Sorry to boar you
You know that phrase "like sands through an hourglass, these are the days of our lives"? Well, this is exactly like that, only instead of an hourglass, it's a busy German intersection, and instead of sands, it's hogs. So many hogs.
Look at them go!
Big hogs. Little hogs. Hogs moving fast. Hogs moving slow. I wonder where they're going? No, don't tell me. Let them have their privacy. Let's all just marvel at these little piggies and learn some facts about European boars that I found on Huntinghog.com ("Your Source for Hog Hunting Action!") just now:
"European or Russian wild boar were introduced into the United States for hunting, so they are not native to North America."
"Wild boar are actually the ancestors of the domestic pig and the two species can be successfully interbred."
"Fullbloods can be more aggresive [sic] than hybrids or standard wild boar, particularly if they are not raised in close contact with people."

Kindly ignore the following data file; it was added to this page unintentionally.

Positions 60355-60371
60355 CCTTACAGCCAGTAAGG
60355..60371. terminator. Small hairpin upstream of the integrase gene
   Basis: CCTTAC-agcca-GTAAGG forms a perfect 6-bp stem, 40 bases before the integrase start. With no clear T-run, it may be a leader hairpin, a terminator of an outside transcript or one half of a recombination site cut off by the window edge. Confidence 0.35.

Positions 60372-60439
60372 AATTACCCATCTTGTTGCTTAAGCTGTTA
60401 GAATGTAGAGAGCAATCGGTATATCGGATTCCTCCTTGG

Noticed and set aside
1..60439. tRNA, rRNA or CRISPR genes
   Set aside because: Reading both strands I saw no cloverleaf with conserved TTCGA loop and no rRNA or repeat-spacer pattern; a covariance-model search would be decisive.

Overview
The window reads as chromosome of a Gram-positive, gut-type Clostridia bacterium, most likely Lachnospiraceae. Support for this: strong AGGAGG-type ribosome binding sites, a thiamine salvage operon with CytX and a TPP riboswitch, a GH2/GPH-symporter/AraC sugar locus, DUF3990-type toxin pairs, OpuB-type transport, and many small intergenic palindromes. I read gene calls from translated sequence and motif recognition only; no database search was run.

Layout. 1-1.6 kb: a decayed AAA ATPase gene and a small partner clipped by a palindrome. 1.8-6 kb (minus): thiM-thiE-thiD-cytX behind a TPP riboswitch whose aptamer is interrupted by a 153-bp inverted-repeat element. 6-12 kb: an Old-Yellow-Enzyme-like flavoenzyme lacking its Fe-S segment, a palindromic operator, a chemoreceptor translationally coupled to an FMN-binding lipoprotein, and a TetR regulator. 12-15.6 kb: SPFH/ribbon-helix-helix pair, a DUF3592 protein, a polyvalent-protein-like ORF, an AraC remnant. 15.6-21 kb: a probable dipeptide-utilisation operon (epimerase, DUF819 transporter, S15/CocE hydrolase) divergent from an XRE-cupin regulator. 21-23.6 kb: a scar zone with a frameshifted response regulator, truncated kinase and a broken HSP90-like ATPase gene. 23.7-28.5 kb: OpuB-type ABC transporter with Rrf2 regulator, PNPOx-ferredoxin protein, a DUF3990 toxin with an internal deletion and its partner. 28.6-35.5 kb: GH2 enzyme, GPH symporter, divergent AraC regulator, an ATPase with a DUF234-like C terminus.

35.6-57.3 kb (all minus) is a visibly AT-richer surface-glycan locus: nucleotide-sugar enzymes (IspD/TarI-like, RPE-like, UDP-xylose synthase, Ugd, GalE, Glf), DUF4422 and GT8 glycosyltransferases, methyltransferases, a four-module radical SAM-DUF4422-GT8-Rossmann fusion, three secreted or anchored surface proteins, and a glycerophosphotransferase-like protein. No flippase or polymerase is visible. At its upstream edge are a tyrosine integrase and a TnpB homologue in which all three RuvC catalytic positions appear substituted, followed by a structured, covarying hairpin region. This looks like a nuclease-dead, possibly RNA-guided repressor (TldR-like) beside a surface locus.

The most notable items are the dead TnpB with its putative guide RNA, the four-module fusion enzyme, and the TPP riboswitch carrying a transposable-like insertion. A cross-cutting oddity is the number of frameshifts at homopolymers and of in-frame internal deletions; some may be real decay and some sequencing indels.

"Mature wild boar can measure up to 40 inches at the shoulder! To add to their tough appearanbce [sic], males can weigh up to 450 pounds and females up to 350 pounds."
Here's how I pitched this blog to my editor:
Okay, blog over.
UPDATE, March 3, 12:58 pm ET: This blog has been slightly modified to reflect the revelation that these particular piggies are, in fact, German, and not, as was initially reported, Russian. I apologize for the confusion. Cancel me if you must.